- to tire or weary by labor; exhaust (often followed by out): The long climb fagged us out.
- British. to require (a younger public-school pupil) to do menial chores.
- Nautical. to fray or unlay the end of (a rope).
- Chiefly British. to work until wearied; work hard: to fag away at French.
- British Informal. to do menial chores for an older public-school pupil.
- Slang. a cigarette.
- a fag end, as of cloth.
- a rough or defective spot in a woven fabric; blemish; flaw.
- Chiefly British. drudgery; toil.
- British Informal. a younger pupil in a British public school required to perform certain menial tasks for, and submit to the hazing of, an older pupil.
- a drudge.
Origin of fag1
Related Words for faggedbored, tired, weary, wasted, finished, used, dead, lost, drained, distressed, sleepy, overworked, fatigued, stale, annoyed, irritated, exasperated, exhausted, jaded, disgusted
Examples from the Web for fagged
Historical Examples of fagged
Fagged out as they obviously were they tried to smile at the reply one made.How I Filmed the War
Lieut. Geoffrey H. Malins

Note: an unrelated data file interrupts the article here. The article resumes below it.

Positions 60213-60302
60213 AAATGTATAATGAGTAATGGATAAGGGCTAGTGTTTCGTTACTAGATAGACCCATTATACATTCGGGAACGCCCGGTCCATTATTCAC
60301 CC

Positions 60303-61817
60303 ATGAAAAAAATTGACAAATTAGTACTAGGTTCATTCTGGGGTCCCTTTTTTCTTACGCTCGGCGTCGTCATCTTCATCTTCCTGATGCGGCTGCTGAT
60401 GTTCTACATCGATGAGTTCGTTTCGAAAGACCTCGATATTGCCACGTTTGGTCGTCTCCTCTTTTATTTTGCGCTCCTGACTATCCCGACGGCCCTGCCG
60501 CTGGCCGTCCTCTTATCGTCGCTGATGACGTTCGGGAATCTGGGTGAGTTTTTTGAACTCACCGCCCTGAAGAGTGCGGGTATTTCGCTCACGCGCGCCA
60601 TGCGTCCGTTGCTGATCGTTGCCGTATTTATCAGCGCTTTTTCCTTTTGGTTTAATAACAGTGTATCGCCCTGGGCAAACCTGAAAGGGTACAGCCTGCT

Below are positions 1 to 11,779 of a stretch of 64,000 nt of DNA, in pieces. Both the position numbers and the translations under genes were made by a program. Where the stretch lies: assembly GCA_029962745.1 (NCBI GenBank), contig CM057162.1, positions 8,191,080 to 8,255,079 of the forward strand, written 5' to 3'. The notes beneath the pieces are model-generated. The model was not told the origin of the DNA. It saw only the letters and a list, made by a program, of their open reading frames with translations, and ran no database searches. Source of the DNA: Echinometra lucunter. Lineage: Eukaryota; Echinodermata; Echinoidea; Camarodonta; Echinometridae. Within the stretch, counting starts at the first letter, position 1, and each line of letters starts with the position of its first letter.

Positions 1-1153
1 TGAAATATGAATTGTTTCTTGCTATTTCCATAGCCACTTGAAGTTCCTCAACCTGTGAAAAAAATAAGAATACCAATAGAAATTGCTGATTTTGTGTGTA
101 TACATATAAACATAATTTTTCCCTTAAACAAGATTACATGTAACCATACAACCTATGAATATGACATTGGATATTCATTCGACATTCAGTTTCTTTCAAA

Fagged as he was, the air was electric, and he had everything to see.What Will People Say?
Fagged out and eager as she was, she had not come to the point of forgetting what a great forest-fire meant.Judith of Blue Lake Ranch
- informal a boring or wearisome taskit's a fag having to walk all that way
- British (esp formerly) a young public school boy who performs menial chores for an older boy or prefect
- (when tr, often foll by out) informal to become or cause to become exhausted by hard toil or work
- (usually intr) British to do or cause to do menial chores in a public schoolBrown fags for Lee
Word Origin for fag
- British a slang word for cigarette
- a fag end, as of cloth
Word Origin for fag
- slang, mainly US and Canadian short for faggot 2
"to droop, decline, tire," 1520s, apparently an alteration of flag (v.) in its sense of "droop." Transitive sense of "to make (someone or something) fatigued" is first attested 1826. Related: Fagged; fagging.
British slang for "cigarette" (originally, especially, the butt of a smoked cigarette), 1888, probably from fag-end "extreme end, loose piece" (1610s), from fag "loose piece" (late 15c.), which is perhaps related to fag (v.).